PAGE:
What is the greenest type of bike frame?
Q. What is the most ecologically sound choice for a bicycle frame — steel, aluminum, or carbon fiber?
A. Dearest David,
I like your style. Not only are we talking bikes, the transportation darling of the green movement, but we’re talking the best bikes. Making a good thing even better is one of my favorite pastimes.
Everyone likes to talk about their two-wheeled chariots as if they’re emission-free — which they basically are, once you get them cruising. But you’ve put your finger on one inescapable fact: Bikes don’t just grow on trees. Most bikes are metal, and producing metal is hot, sweaty, energy-gobbling work. So what’s a well-meaning cyclist to do down at the bike shop?
As you note, major frame choices include steel, aluminum, and carbon fiber; let’s round out that list with one more: titanium. All four metals are considered energy-intensive to produce: Iron (the raw material for steel), steel, and aluminum alone account for 10 percent of our total manufacturing energy use. Exactly how energy-intensive each frame is isn’t totally clear, as I haven’t seen many comprehensive analyses from bike manufacturers (read on for the exception). But let’s roll on with a closer look at each.
Aluminum bikes tend to be cheaper than the others, and they’re very recyclable at the end of their lives. But in a Duke report commissioned by bike manufacturer Specialized, researchers found one aluminum frame required a lot more energy to produce, resulting in lots more carbon emissions, than a carbon fiber model (about 170 kg of carbon dioxide equivalents per kg of bike vs. about 60 kg). Using recycled aluminum would shave a lot off that total, but unfortunately, David, new bikes tend to use the virgin stuff for structural reasons.
Carbon fiber bikes, on the other hand, are prized by pros and weekend warriors alike because they’re strong but very light — with a high price tag to match that high performance. Made of carbon graphite threads coated with epoxy resins, carbon fiber frames came out ahead in the Duke report for energy use, but racked up the highest water use numbers: about 2,000 liters of water per kg of bike (the aluminum frame was about 1,200 liters). And because it’s a composite, carbon fiber is very tough to recycle. Specialized does have a take-back program in place, but recycling involves chopping the fibers into smaller pieces, so that reclaimed material won’t find another life as a new bike frame.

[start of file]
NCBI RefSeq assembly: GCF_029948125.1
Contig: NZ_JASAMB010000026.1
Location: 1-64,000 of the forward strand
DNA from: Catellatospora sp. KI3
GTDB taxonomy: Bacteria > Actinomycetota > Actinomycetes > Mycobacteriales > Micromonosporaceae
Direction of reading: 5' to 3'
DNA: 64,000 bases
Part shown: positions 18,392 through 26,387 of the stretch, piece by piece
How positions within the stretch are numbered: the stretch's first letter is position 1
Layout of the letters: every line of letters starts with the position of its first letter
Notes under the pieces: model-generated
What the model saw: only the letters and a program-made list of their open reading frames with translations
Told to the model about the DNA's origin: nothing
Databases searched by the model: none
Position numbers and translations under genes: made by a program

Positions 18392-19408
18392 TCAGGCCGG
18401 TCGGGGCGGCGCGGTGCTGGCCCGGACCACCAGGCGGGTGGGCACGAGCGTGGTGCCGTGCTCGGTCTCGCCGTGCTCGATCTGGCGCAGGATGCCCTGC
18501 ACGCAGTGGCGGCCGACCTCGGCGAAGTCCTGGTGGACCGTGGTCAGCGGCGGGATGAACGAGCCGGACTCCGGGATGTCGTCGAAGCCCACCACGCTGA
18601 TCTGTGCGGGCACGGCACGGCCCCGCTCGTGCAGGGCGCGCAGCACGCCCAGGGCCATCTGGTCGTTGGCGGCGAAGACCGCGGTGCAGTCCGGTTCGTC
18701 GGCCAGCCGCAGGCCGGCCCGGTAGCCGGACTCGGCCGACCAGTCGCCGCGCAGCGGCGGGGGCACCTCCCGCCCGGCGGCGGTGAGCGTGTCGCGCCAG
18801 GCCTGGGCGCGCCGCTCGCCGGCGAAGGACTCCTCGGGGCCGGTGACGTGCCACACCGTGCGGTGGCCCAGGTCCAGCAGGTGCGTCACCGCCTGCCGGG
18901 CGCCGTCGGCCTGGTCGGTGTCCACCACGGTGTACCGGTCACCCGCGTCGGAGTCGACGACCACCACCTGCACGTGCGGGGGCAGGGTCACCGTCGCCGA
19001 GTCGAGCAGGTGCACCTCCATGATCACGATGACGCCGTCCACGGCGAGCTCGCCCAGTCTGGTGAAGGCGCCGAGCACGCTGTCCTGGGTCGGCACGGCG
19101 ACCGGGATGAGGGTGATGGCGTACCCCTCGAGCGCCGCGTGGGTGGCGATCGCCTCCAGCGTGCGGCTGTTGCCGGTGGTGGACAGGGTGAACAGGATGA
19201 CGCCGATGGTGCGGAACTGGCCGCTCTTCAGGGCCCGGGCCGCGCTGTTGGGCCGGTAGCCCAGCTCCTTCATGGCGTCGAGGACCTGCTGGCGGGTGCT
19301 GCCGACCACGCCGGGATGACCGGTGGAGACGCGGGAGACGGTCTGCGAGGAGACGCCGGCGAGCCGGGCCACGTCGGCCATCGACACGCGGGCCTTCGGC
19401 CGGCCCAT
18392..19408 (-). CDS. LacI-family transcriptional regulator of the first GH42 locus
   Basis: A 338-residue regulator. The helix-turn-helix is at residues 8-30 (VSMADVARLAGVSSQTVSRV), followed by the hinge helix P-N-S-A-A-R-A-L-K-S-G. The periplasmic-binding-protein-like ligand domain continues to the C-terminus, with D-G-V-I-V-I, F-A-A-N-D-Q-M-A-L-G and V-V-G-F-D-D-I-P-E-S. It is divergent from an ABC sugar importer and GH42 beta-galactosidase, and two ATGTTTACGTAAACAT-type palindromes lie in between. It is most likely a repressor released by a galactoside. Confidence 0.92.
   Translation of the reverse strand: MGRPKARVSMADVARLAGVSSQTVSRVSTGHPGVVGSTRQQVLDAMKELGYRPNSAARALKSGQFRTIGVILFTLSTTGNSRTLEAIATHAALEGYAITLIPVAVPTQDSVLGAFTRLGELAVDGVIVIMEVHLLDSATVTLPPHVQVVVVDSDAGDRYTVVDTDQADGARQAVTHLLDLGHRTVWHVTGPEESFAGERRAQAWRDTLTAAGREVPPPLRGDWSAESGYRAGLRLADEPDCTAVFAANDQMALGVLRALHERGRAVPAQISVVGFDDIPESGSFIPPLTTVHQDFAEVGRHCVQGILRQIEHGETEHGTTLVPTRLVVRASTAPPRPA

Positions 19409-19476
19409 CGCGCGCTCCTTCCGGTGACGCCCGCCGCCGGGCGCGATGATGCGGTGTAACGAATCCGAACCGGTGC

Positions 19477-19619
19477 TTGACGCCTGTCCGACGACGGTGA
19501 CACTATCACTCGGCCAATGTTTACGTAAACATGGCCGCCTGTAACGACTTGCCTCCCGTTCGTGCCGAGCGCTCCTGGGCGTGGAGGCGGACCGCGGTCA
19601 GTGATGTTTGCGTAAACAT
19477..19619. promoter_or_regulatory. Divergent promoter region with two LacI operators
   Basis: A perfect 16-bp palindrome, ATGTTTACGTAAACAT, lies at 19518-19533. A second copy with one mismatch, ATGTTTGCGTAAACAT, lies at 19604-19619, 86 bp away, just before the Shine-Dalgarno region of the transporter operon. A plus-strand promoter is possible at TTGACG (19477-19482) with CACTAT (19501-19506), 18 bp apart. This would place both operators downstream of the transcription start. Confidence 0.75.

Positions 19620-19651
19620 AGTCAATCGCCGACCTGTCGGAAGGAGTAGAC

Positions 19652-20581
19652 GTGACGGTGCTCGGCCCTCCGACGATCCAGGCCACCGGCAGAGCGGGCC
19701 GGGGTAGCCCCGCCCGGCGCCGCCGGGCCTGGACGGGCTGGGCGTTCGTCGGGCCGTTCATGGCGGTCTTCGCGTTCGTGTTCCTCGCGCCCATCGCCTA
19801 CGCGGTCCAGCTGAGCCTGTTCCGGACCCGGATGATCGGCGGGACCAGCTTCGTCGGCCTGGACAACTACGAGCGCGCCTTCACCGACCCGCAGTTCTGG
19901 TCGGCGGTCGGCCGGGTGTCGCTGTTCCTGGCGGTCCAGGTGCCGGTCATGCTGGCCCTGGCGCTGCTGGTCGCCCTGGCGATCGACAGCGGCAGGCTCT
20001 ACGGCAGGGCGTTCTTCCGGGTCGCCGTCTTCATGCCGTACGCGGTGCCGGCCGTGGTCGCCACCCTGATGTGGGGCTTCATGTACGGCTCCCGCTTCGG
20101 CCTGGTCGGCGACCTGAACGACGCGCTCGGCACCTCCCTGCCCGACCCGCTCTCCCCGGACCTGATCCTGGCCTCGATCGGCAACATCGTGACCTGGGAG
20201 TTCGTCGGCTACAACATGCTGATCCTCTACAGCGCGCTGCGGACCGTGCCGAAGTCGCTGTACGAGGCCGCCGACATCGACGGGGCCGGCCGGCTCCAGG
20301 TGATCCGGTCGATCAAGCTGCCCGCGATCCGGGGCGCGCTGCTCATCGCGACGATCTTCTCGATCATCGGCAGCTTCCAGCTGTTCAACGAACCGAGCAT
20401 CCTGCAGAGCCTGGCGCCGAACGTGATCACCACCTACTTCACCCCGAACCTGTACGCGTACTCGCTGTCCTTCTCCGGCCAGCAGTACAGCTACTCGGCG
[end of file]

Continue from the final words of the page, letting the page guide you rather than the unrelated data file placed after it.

Then there are the steel bikes, which are durable workhorses but also kinda heavy. On the plus side, they’re also very recyclable, and old steel can be endlessly recycled into new bikes (though good luck tracing the source of the steel on any particular bike). And in general, producing steel emits less carbon than producing aluminum — 1.8 tons of CO2 per ton of steel to 2.2 tons of CO2 per ton of aluminum — though I couldn’t find a bike-to-bike analysis for those two.
Finally, there’s titanium, a rather niche option in the bike world. Enthusiasts like bikes made from element 22 for their favorable weight-to-strength ratio, durability, and “road feel,” but they’re quite pricey, and titanium itself is harder to extract and refine than aluminum.
But for all this carbon-counting, David, the point remains that all metal bikes are expensive, energy-wise. Knowing that, we’d do well to limit the number of new bikes we bring into the world — so let’s look at the longevity of these frames. Titanium is tough, doesn’t rust, and can be repaired if it gets dinged. Steel is even more bomber and easy to fix. Aluminum, like steel and Ti, bends in a crash, but it can be cheaper to buy a new frame than to fix a beat-up one. And carbon fiber? Well, when it fails, it tends to do so suddenly and spectacularly — as in, carbon fiber bikes can shatter underneath you. That’s not to say you can’t ride one safely for years, especially if you’re not aggressively racing, but it’s worth considering.
In the end, the best choice when bike shopping may not be steel, aluminum, carbon fiber, or titanium, but E) All of the above, if they’re used. As with so many other consumer choices, buying used is an excellent way to go because you’re avoiding new manufacturing emissions. Quality secondhand bike shops are usually fairly easy to find, and Craigslist et. al. can turn up some gems, too. If you’re a real bike guy, you might also look into a newly rebuilt ride based on a vintage frame for cool cred as well as planet points. Unless you absolutely need a brand-new set of wheels, that’s how I’d counsel you.
I should also mention one more choice while we’re at it: bamboo bike frames made from the fast-growing, sustainable crop. Word has it they’re durable, recyclable, energy-light in the production process, able to be made from U.S. bamboo, and possess a certain classy charm. Cheap they are not, however.
And finally, while it’s wonderful to choose our bikes wisely, let’s not lose sight of the fact that cycling instead of driving — no matter what the bike is made of — is one of the best everyday steps we can take to reduce our impact. Bottom line: Shop smart, then don’t sweat it.
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